Bootcamps, ESSA, and personalization: The week's most-read education news
This week saw a key vote in the House of Republicans to approve the Every Student Succeeds Act, the latest reauthorization of the Elementary and Secondary Education Act. The House was seen as the legislation's last hurdle, as it's expected to be passed by the Senate and signed by President Barack Obama, replacing the much-maligned Bush-era No Child Left Behind. Also in K-12, Education Dive took a look at efforts to measure the efficacy of personalized learning initiatives.
And in higher ed news, Education Dive took a look at efforts to create a coding bootcamp credential that provides additional soft skills, effectively replacing a four-year computer science degree. Meanwhile, a generalized version of a University of Washington course developed to help freshmen adjust to college life was made available for students and parents via Coursera.
Be sure to check out our feature on cautionary tales in booking campus performers and more in this week's most-read Education Dive posts!
- Can a coding bootcamp replace a four-year degree?: Providers like Bloc are aiming to provide additional skills typically found in traditional four-year computer science degrees.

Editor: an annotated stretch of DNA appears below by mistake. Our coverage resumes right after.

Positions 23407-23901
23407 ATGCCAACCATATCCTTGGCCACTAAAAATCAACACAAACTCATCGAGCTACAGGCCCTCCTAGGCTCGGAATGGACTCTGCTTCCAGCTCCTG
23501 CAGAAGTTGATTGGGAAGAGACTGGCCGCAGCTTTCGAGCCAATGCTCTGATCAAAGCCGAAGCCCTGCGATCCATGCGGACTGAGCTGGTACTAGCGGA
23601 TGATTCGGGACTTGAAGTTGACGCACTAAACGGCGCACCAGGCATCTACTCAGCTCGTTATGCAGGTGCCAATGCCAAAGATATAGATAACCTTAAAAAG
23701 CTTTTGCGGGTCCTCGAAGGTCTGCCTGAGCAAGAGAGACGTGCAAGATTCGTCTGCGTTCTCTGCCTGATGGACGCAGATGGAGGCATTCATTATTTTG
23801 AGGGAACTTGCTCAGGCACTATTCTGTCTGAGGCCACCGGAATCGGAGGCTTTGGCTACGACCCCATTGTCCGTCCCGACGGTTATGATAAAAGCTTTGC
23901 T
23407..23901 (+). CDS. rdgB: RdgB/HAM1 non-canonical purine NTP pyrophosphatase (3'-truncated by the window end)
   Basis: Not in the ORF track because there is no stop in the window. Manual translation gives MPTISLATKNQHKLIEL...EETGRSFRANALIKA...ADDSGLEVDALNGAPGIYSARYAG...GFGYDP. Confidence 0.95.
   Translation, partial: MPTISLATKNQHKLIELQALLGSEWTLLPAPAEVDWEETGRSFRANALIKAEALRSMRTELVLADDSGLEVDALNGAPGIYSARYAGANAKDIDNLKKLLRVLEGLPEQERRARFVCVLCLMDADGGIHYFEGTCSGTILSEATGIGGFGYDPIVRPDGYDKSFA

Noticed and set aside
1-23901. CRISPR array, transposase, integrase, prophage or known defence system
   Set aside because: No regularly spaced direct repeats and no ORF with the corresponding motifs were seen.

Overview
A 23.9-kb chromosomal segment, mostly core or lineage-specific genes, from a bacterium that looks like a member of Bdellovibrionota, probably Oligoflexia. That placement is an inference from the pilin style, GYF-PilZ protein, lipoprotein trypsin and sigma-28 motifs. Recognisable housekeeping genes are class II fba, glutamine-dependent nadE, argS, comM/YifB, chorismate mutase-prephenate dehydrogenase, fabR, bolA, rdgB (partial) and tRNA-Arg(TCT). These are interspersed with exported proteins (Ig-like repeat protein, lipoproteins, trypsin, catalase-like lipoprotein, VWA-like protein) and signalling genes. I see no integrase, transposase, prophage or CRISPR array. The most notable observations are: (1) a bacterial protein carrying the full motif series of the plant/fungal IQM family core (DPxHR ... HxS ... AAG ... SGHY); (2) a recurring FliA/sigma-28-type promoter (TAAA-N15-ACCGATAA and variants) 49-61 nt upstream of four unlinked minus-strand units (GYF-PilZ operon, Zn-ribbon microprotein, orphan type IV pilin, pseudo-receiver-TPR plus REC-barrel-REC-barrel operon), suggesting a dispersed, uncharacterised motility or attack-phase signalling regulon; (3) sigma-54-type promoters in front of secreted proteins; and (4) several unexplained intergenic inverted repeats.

- NCLB no more: House passes Every Student Succeeds Act: The House of Representatives was seen as the last real hurdle in passing the rewrite of No Child Left Behind.
- New measurements promote efficacy of personalized learning : PLPs are gaining the interest of parties ranging from the Gates Foundation to Facebook.
- 3 cautionary tales in booking performers for campus events: Colleges and universities are duped by shady promoters more often than you might think.
- New Coursera course offers guide for freshmen, parents: Developed at the University of Washington, 'U101: Understanding College and College Life' builds on a course now required during orientation.
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